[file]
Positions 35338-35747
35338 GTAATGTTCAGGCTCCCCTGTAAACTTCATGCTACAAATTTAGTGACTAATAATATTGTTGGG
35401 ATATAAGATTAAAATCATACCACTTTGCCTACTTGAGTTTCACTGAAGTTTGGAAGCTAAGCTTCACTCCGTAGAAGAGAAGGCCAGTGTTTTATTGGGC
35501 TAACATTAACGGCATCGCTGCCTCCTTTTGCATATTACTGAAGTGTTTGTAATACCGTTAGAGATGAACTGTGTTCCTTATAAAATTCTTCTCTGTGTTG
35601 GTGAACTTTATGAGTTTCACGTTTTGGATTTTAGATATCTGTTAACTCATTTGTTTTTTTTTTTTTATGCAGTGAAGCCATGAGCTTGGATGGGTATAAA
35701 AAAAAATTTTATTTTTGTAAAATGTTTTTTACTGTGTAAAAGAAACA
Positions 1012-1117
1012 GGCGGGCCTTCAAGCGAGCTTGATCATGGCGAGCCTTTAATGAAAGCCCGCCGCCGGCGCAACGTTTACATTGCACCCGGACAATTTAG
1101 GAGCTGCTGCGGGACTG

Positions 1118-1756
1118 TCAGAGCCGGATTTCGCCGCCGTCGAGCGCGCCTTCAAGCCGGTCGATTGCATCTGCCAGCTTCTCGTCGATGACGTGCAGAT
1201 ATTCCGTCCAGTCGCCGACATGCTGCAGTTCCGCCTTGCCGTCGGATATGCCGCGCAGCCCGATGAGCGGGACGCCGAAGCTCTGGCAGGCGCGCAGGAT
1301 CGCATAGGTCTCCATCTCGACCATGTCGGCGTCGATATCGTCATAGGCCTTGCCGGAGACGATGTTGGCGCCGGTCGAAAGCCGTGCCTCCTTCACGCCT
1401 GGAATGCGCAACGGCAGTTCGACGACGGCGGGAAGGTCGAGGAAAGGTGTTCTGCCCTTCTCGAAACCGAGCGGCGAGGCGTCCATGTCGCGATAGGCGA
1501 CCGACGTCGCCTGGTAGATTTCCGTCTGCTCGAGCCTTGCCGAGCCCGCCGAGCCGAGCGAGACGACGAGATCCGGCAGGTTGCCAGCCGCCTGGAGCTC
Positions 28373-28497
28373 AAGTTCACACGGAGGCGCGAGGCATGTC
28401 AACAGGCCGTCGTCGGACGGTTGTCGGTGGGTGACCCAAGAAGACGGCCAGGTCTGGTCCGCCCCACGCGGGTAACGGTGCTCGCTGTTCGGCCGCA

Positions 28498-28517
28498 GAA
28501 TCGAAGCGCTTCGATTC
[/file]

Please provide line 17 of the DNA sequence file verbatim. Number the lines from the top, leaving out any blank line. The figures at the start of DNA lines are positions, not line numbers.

28373 AAGTTCACACGGAGGCGCGAGGCATGTC